deﬁnes the gradient
δI =
_
B
{δM
II
−n
i
ψ
T
[δF
i
−δF
vi
]
II
} dB
ξ
+
_
D
_
δP
II
+
∂ψ
T
∂ξ
i
[δF
i
−δF
vi
]
II
_
dD
ξ
. (24)
The details of the formula for the gradient depend on the way in which the boundary shape is parametrized as
a function of the design variables, and the way in which the mesh is deformed as the boundary is modiﬁed.
Using the relationship between the mesh deformation and the surface modiﬁcation, the ﬁeld integral is
reduced to a surface integral by integrating along the coordinate lines emanating from the surface. Thus the
expression for δI is ﬁnally reduced to the form of (6):
δI =
_
B
GδF dB
ξ
,
where F represents the design variables, and G is the gradient, which is a function deﬁned over the boundary
surface.
The boundary conditions satisﬁed by the ﬂow equations restrict the form of the left hand side of the
adjoint boundary condition (23). Consequently, the boundary contribution to the cost function Mcannot be
speciﬁed arbitrarily. Instead, it must be chosen from the class of functions which allow cancellation of all
terms containing δw in the boundary integral of (21). On the other hand, there is no such restriction on the
speciﬁcation of the ﬁeld contribution to the cost function P, since these terms may always be absorbed into
the adjoint ﬁeld equation (22) as source terms.
It is convenient to develop the inviscid and viscous contributions to the adjoint equations separately. Also,
for simplicity, it is assumed that the portion of the boundary that undergoes shape modiﬁcations is restricted
to the coordinate surface ξ
2
= 0. Then (21) and (23) may be simpliﬁed by incorporating the conditions
n
1
= n
3
= 0, n
2
= 1, dB
ξ
= dξ
1
dξ
3
,
so that only the variations δF
2
and δF
v2
need to be considered at the wall boundary.
220 A. Jameson, L. Martinelli, and N.A. Pierce
5. Derivation of the Inviscid Adjoint Terms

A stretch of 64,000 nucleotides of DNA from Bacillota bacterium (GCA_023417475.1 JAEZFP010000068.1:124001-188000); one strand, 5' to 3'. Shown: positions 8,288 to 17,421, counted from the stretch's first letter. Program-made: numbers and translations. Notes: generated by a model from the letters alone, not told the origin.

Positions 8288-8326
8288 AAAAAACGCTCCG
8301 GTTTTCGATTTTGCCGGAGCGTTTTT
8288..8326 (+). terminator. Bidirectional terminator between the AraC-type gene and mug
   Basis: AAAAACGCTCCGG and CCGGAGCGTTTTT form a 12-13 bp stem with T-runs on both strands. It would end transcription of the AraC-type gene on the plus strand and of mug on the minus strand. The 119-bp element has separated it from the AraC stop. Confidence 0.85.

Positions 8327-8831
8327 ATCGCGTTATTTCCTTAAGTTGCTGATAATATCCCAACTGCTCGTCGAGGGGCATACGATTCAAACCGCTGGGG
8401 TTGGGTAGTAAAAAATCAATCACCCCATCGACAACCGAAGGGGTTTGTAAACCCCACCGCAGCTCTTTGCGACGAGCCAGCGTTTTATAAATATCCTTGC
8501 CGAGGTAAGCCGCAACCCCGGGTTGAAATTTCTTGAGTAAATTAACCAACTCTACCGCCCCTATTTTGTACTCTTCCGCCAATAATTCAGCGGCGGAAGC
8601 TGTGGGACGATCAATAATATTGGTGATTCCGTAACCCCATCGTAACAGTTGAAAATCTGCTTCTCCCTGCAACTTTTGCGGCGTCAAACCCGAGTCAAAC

The inviscidcontributions have beenpreviouslyderivedin[5] and[18] but are includedhere for completeness.
Taking the transpose of (22), the inviscid adjoint equation may be written as
C
T
i
∂ψ
∂ξ
i
= 0 in D, (25)
where the inviscid Jacobian matrices in the transformed space are given by
C
i
= S
ij
∂f
j
∂w
.
The transformed velocity components have the form
U
i
= S
ij
u
j
,
and the condition that there is no ﬂow through the wall boundary at ξ
2
= 0 is equivalent to
U
2
= 0,
so that
δU
2
= 0
when the boundary shape is modiﬁed. Consequently the variation of the inviscid ﬂux at the boundary
reduces to
δF
2
= δp
_
¸
¸
¸
¸
_
¸
¸
¸
¸
_
0
S
21
S
22
S
23
0
_
¸
¸
¸
¸
_
¸
¸
¸
¸
_
+ p
_
¸
¸
¸
¸
_
¸
¸
¸
¸
_
0
δS
21
δS
22
δS
23
0
_
¸
¸
¸
¸
_
¸
¸
¸
¸
_
. (26)
Since δF
2
depends only on the pressure, it is now clear that the performance measure on the boundary
M(w, S) may only be a function of the pressure and metric terms. Otherwise, complete cancellation of the
terms containing δw in the boundary integral would be impossible. For example, arbitrary measures of the
forces and moments may be included in the cost function, since these are functions of the surface pressure.
In order to design a shape which will lead to a desired pressure distribution, a natural choice is to set
I =
1
2
_
B
(p −p
d
)
2
dS,